Do I need a Part II?! It is complicated but the aforementioned incorporates the key, pre-meditated deception, paramount in the chain of events which followed. A chain of events which could – nay, should have been curtailed by those in power at the BBC had they not had their eye on the greater prize.
Matt Wiessler was the Graphic Designer instructed to make the forged bank statements except, at first, he believed them to be replicas of real documents; that is until, after the interview aired, when he worried that he had been duped. He confided in Harry Dean, Panorama’s Deputy Editor, who, in turn phoned his boss, Editor, Steve Hewlett – he, who had personally vouched for Bashir to Earl Spencer! Hewlett’s response was heated as he told Dean, in colourful language, it was none of his business. Still anxious, Wiessler now went to Tim Gardam, Head of Current Affairs, who had no choice but to question the BBC’s new star reporter. Bashir managed to slip through the noose with more lies citing Diana as his source of information – impossible as the forged statements were forged three weeks before he even met her in September 1995. Gardam, however, wanted proof that Diana had not been shown the documents. Bashir was ahead of the game and had Diana exonerate him, herself, in a handwritten note. Game over. Or it would have been had it not been for a tip-off to the Mail On Sunday in March 1996 which led to Nick Fielding, Chief Investigative Reporter, tracking down Matt Wiessler.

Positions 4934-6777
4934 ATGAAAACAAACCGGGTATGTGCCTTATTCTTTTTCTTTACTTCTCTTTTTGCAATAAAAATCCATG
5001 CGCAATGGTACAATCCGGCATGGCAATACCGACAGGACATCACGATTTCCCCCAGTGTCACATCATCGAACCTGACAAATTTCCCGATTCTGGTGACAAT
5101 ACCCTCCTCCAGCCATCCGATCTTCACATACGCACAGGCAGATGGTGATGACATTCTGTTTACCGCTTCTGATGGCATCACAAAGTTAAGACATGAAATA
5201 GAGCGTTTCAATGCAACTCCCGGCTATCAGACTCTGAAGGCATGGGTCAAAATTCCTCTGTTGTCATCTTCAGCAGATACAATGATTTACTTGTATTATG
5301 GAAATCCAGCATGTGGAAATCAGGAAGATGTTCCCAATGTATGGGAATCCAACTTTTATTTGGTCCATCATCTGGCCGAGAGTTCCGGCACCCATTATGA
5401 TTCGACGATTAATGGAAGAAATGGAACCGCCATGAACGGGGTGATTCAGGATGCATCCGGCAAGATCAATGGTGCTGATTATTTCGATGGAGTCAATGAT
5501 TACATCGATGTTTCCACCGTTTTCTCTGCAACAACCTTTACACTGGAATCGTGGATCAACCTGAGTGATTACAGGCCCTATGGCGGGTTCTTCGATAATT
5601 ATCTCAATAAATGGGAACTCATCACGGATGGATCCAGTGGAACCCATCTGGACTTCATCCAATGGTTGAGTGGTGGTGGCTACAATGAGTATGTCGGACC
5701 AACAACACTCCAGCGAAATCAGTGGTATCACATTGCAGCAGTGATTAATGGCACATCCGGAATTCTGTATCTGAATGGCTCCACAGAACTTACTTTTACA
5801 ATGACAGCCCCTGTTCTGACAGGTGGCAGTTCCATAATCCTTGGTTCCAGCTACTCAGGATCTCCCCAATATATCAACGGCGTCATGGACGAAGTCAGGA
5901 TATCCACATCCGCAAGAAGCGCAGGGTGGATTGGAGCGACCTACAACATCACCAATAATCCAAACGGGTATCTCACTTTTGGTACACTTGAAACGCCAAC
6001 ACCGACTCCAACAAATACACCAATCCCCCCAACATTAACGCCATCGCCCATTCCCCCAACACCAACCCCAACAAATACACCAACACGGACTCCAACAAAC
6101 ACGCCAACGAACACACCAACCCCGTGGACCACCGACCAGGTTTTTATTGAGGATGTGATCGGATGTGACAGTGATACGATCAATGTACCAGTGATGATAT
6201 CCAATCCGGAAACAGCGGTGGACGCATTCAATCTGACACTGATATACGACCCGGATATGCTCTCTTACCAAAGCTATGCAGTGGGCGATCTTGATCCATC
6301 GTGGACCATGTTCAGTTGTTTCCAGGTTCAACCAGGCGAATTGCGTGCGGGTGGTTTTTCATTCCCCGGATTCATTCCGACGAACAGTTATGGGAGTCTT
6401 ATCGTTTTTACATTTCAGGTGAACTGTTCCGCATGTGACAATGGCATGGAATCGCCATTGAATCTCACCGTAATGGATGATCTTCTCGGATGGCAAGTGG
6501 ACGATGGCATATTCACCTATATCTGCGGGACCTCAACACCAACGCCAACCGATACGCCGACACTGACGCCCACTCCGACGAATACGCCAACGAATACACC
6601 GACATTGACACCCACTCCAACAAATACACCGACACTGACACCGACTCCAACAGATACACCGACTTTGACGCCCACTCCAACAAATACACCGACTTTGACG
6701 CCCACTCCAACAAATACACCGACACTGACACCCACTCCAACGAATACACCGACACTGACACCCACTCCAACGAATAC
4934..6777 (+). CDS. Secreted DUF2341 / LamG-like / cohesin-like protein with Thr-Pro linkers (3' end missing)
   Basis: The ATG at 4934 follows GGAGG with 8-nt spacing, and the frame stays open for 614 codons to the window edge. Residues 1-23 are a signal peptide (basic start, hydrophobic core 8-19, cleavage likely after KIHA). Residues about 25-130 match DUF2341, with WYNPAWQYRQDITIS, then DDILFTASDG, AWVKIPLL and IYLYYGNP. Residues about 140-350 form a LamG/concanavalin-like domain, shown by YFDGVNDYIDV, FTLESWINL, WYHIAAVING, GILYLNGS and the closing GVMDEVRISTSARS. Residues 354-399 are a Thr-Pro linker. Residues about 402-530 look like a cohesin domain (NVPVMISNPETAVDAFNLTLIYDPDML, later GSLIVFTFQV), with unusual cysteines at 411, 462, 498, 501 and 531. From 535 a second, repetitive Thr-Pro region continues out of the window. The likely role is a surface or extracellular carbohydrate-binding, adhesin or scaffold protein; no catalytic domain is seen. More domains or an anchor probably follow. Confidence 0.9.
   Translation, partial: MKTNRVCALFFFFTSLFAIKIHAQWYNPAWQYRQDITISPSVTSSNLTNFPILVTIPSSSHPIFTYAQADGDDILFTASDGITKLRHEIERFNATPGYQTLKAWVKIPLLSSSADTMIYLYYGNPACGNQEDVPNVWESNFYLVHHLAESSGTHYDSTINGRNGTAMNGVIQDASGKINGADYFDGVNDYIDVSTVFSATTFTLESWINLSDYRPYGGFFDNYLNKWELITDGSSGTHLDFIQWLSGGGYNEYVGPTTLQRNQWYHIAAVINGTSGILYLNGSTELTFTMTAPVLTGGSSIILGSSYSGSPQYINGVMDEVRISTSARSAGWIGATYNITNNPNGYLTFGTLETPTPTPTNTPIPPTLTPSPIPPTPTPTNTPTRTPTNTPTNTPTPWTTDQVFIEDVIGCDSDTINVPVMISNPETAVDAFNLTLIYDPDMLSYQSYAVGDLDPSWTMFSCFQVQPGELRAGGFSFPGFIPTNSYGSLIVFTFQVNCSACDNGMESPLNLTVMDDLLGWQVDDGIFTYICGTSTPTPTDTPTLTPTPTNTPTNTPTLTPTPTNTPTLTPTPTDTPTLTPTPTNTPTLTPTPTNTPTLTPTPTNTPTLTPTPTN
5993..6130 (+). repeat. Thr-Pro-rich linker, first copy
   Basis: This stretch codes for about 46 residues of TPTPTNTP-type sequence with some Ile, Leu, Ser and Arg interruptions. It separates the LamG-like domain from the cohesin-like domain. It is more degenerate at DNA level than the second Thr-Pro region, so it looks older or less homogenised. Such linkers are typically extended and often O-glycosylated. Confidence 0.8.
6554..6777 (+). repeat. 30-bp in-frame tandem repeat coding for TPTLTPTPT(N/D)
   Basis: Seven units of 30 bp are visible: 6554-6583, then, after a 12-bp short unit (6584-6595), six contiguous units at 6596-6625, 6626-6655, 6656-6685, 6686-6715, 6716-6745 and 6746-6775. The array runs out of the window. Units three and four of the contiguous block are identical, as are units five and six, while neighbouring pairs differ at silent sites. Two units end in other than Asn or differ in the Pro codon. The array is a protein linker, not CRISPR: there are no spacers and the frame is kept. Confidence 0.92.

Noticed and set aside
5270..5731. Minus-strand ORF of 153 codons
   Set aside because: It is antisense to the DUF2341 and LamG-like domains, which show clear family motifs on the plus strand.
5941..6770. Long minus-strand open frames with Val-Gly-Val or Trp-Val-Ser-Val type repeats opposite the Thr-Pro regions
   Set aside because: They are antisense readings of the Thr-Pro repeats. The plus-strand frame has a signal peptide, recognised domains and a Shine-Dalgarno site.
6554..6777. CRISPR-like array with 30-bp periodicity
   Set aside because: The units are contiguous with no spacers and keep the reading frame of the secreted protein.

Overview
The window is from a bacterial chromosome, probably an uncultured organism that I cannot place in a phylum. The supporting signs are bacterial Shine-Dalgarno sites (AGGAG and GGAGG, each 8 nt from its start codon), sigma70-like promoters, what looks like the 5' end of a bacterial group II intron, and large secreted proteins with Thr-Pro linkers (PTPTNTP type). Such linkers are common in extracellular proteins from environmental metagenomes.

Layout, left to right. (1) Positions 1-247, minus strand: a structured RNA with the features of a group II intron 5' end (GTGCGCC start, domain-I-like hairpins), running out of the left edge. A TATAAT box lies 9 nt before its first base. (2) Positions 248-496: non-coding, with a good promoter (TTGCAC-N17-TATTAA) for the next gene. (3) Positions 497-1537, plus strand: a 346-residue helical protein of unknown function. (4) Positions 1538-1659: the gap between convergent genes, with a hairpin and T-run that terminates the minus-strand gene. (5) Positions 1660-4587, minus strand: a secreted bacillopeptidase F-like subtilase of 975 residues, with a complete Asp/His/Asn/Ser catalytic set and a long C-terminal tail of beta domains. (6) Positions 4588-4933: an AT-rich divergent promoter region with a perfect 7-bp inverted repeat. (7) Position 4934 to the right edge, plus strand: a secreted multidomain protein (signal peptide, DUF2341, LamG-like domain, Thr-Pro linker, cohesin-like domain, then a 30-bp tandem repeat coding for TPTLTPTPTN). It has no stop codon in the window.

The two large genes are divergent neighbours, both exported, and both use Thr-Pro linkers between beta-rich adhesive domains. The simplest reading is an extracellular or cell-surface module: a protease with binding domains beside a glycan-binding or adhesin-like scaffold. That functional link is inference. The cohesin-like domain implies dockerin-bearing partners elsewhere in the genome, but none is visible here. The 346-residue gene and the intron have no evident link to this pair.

The lies, the mistakes just keep on coming! I know this is long but it is almost impossible to summarise without undermining the corruption involved … Suffice to say, a story was prepared of which the BBC learned and, thus, questioned once more, Bashir repeatedly denied that he had shown the false documents to anyone, specifically Earl Spencer. However, under mounting pressure, Gardam, finally, received an admission of guilt from his star reporter. An investigation was, now, unavoidable but Tim Gardam was about to leave the BBC and so passed the matter on to his boss, Tony Hall, then Managing Director of BBC News, who questioned Bashir but sought no corroboration for his lies. Amongst the claims were those that he’d actually spoken to some of Diana’s closest friends and that Earl Spencer, himself, had been the source of some of the information! Hall never bothered to check. Meanwhile, Diana’s brother was unaware of any investigation and he didn’t contact the BBC, he says, for fear of undermining his sister.